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Twelfth Annual PAN Summer Reading List

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Ariel Novak, Vice President at PAN Communications, headshot
Ariel Novak
Vice President, Technology | Boston, MA
  • Blog
  • Culture/Agency Life

Twelfth Annual PAN Summer Reading List

Ariel Novak, Vice President at PAN Communications, headshot
Ariel Novak
Vice President, Technology | Boston, MA

The PAN Summer Reading List — now in its twelfth year — is a favorite PAN tradition, right up there with Summer Fridays … which provide extra time for reading on the beach! This year, we have more choices than ever, from crime to romance to some great non-fiction picks. But, as Reading Rainbow’s LeVar Burton says, “you don’t have to take my word for it.” Here’s what PAN employees around the globe are reading this summer:


Cloud Cuckoo Land by Anthony Doerr: “This book is extraordinary! The multiple timelines and protagonists create little stories within that offer something for everyone, and there’s excitement waiting to see how the author brings it all together. It’s a brilliant read about preserving books and stories across generations as well as what it means to be a good steward of the earth.” — Sophie Tsagronis

Happy Place by Emily Henry: “Anyone who has read Emily Henry’s other books knows her books are great beach reads! Super cute, fun books and I always fly through them. Haven’t read this one yet as I’m saving it for a pool day but heard great things about it so far.” — Emma Nugent

Wish You Were Here by Jodi Picoult: “Named one of the best books of the year by She Reads, I absolutely loved this book. Picoult has such a beautiful and intricate way of telling stories and this time, it was about Diana, a woman with a plan that rarely was set off-track and her surgeon boyfriend, living in New York, about to take their dream vacation to the Galapagos islands (where Diana expected a proposal) when the pandemic hit. This book was so unique in that it was the first of its kind that I’ve read where the pandemic was a plot line and so accurately portrayed the real anxieties, worries, and even nonchalance that all of us felt at one time. With an epilogue set in May of 2023 its certainly an interesting mindset!” — Alyssa Molino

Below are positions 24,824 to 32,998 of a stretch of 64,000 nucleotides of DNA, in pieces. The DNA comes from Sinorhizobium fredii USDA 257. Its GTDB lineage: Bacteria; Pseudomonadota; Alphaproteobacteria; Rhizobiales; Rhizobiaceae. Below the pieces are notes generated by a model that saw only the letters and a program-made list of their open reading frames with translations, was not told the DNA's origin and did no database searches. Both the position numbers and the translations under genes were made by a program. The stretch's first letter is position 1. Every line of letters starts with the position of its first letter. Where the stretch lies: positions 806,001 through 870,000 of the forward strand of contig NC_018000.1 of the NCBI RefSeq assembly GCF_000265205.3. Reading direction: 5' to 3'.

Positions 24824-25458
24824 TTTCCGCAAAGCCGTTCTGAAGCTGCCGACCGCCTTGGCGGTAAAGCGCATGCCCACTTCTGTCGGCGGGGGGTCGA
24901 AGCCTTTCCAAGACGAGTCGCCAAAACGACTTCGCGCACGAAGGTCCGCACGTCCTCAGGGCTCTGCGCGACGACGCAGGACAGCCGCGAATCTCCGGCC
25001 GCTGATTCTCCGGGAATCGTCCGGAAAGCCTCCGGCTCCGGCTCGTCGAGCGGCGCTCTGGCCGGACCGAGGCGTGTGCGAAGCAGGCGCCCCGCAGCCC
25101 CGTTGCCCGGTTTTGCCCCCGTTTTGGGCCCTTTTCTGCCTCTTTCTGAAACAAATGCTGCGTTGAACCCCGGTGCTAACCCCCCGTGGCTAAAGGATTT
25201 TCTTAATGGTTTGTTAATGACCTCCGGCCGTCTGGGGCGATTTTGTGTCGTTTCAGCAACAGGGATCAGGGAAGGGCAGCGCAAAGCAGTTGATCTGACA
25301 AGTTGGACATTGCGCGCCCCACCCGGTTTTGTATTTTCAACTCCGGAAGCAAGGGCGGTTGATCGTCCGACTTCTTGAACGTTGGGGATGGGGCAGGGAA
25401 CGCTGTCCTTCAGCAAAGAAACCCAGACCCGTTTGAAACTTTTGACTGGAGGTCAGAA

The Herd by Emily Edwards: “A timely, dramatic and thought provoking debate about one of the biggest issues – vaccinations – written about in a highly sensitive way. This book was impossible to put down with every page making you think about your own personal views on the topic.” — Sofia Cabrera

Almond by Won-Pyung Sohn: “An amazing story full of symbolism that explored human emotion, relationships and youth. This is a translation from a Korean author so brings a very different perspective than your usual coming of age story. The writing style is so unique and a heart-wrenching read!” — Aneesa Mahmood

One Italian Summer by Rebecca Serle: “This book not only hits on themes of mother/daughter relationships and all the emotions wrapped in that, but also lets you live vicariously to experience Positano. While the premise can be a leap, it made you feel like you were transported back in both time and location.” — Catherine Doyle

The Hotel Nantucket by Elin Hilderbrand: “The undeniable queen of the beach read, if it’s Summer then I’m reading anything Elin is serving up <3 ” — LeeAnn Coviello

American Gods by Neil Gaiman: “I know it’s well known and likely well-read but I’m just going through it now and I’m OBSESSED. Worth it. Trust.” — Sana Haque

The Heart’s Invisible Furies by John Boyne: “One of the most tremendous books I’ve ever read. A heartfelt story of LGBTQ+ love in conservative Ireland that will make you cry, laugh, and full of joy at its perfect ending. This is over 580 pages too — a perfect read for a long vacation, flight, or day at the beach.” — Jess Stefanowicz